In the end, New York City was spared the worst of Hurricane Irene’s deadly wrath. But even as Mayor Mike Bloomberg called for the early and swift implementation of the city’s emergency plan, it became clear that the city had knowingly overlooked people living smack dab between Queens and the Bronx: the city’s 12,000 inmates at Rikers Island.
Over the weekend Bloomberg announced that inmates would not be evacuated from the prison because it did not fall in the mandatory evacuation zone. However, on the city’s emergency zoning map, Rikers Island was not categorized under any zone at all. While the surrounding areas around Rikers were categorized as zone B or zone C, places of lesser danger that would likely only be seriously impacted in case Irene became a Category 2 or 3, on the city’s zoning map Rikers sits alone as an empty dot swimming in the middle of other zones where emergency plans were already in place.
Even though Bloomberg has been praised for his management of the storm, his administration has come under fire for its apparent choice to ignore the welfare of Rikers Island inmates. Samantha Levine, a spokesperson from the mayor’s office, reiterated, as other city officials have in the recent days, that Rikers Island was not in the mandatory evacuation zone.
“Rikers Island was not in low lying areas,” Levine said. “We were focused in areas where real dangers existed. People had no reason to be concerned about the situation at Rikers Island because it was not in danger.”
“What seems suspect was that it seemed extremely unlikely that literally everything around Rikers was a zone B or C but that Rikers would be in no danger at all,” said Shana Agid, a member of the prisoners rights and criminal justice reform group Critical Resistance.
What’s more, the city’s Department of Correction told the New York Times that no hypothetical evacuation plan even existed for Rikers Island.
When asked what zone, exactly, the island might fall in in the case of future disaster, Levine reiterated that Rikers Island was not considered an evacuation zone this time around.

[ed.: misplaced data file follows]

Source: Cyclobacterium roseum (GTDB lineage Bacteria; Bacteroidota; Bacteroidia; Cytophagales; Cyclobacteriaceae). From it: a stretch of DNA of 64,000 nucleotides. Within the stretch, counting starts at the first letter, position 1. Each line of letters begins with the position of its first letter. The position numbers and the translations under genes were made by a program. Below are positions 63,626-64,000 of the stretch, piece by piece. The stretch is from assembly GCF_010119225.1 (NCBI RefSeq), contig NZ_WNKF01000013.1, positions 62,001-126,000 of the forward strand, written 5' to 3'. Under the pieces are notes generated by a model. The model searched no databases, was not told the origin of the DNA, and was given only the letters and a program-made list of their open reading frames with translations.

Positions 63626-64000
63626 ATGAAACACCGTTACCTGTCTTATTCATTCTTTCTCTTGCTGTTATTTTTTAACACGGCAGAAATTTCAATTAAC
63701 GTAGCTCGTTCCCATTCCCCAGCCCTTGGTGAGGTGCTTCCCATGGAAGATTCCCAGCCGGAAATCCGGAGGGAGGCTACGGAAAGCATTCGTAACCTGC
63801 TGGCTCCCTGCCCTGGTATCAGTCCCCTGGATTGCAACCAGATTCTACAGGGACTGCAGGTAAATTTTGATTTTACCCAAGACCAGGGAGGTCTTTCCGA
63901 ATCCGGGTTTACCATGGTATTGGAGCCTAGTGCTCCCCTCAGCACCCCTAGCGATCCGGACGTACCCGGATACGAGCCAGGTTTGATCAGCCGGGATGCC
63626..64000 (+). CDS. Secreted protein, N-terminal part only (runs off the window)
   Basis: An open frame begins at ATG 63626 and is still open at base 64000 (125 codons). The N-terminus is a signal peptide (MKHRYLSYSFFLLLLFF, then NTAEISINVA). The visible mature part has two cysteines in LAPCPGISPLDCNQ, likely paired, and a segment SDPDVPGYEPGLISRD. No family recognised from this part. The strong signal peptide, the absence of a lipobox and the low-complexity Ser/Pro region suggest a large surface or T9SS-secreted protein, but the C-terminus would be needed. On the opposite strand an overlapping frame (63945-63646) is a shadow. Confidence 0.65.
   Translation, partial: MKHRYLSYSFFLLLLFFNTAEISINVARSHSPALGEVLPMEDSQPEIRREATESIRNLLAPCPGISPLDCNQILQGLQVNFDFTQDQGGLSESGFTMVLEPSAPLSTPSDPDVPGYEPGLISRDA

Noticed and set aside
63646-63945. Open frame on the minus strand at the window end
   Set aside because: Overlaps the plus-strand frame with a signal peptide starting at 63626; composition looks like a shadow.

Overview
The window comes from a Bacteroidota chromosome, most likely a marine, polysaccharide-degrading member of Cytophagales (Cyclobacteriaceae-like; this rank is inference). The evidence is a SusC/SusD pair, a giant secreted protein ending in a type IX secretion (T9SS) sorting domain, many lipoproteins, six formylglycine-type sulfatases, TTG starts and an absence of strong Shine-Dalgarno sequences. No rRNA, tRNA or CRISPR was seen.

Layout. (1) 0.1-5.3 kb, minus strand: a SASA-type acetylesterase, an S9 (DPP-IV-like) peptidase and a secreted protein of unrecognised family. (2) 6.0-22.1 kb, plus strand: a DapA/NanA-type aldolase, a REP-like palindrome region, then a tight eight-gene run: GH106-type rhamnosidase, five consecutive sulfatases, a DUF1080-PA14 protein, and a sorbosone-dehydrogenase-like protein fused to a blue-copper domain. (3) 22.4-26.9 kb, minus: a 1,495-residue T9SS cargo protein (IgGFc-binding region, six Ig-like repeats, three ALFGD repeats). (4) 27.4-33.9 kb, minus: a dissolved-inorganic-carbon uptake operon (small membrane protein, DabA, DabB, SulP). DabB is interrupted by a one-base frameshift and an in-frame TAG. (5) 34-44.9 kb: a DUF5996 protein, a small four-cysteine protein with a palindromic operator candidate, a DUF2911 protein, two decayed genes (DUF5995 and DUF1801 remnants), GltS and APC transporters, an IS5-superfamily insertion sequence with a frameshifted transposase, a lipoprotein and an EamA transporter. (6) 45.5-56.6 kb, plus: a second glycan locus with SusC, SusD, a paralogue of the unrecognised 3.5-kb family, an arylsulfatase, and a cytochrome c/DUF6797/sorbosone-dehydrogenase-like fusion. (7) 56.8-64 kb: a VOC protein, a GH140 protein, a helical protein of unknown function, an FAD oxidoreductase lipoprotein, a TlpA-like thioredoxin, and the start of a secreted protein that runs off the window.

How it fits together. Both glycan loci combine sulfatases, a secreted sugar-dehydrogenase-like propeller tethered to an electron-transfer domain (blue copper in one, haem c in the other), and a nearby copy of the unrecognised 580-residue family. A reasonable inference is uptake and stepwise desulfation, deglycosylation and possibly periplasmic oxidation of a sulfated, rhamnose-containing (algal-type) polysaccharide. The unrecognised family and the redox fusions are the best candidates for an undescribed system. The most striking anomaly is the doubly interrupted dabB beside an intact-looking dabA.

Others say that in prisoner rights activists’ behind-the-scenes talks with city administrators over the past few days, the city made it clear that it did have a plan to move inmates on lower lying areas on Rikers to higher ground in the case of flooding, but that city officials made an early determination that the entire island was on high enough ground that they did not need their plan.
“It sounded like rather than having an evacuation plan they had a contingency plan,” said Agid. “They didn’t have a solid plan in place but it also sounds like they didn’t have no plan at all.”
In its weekend action alert, Critical Resistance asked supporters to demand that the city create an explicit emergency evacuation plan for Rikers Island inmates in place of the current unofficial plans. The news that there were neither immediate plans for evacuation nor an official emergency plan for Rikers Island inmates incensed many who said the situation held too many echoes of New Orleans’ abandonment of inmates at Orleans Parish Prison following Hurricane Katrina.
In 2005, hundreds of inmates were abandoned at Orleans Parish Prison after Hurricane Katrina devastated New Orleans. Inmates, left to fend for themselves after guards left the jail, were stranded in their cells as the water level in the flooding jail rose around them, according to a 2006 ACLU report that detailed the turn of events. Some bore holes in the walls and other shattered windows and used pipes to break down their cell doors, but not everyone survived. Inmates who managed to escape waved burning t-shirts from the windows and waved signs as helicopters flew above, but inmates reported that no one came to their rescue. Human Rights Watch researchers, cross-checking a list of inmates that were housed at Orleans Parish Prison just before Katrina hit against lists of those who were eventually evacuated the following week, found 517 people unaccounted for.
More than one corrections officer told Human Rights Watch that there was no evacuation plan for OPP either.
The memory of Katrina is still fresh in many people’s minds. Agid, who visited OPP the following year, could still remember the water mark in prison cells well over eight feet high. Those who were held at OPP were people who had been arrested for disorderly conduct and public drunkenness, and many of those held in the jail had yet to be charged with any crime at all.
Over the weekend, critics of the city have said that New York has a responsibility not to repeat the same abuses committed by New Orleans. And now, while other states further north deal with the worst of Irene, many are wondering what, if any plans, other cities have for dealing with their inmates.
Levine, from Bloomberg’s office, said the city would reassess its plans with every potential threat of disaster. “If there was a future potential situation then we would make a determination at that time,” Levine said.
Rikers Island inmates, Agid said, are people with their own families and loved ones.
“They are people too,” Agid said. “The extent to which that gets forgotten when we talk about whether or not someone should be rescued is indicative of how well the trick of locking people up works.”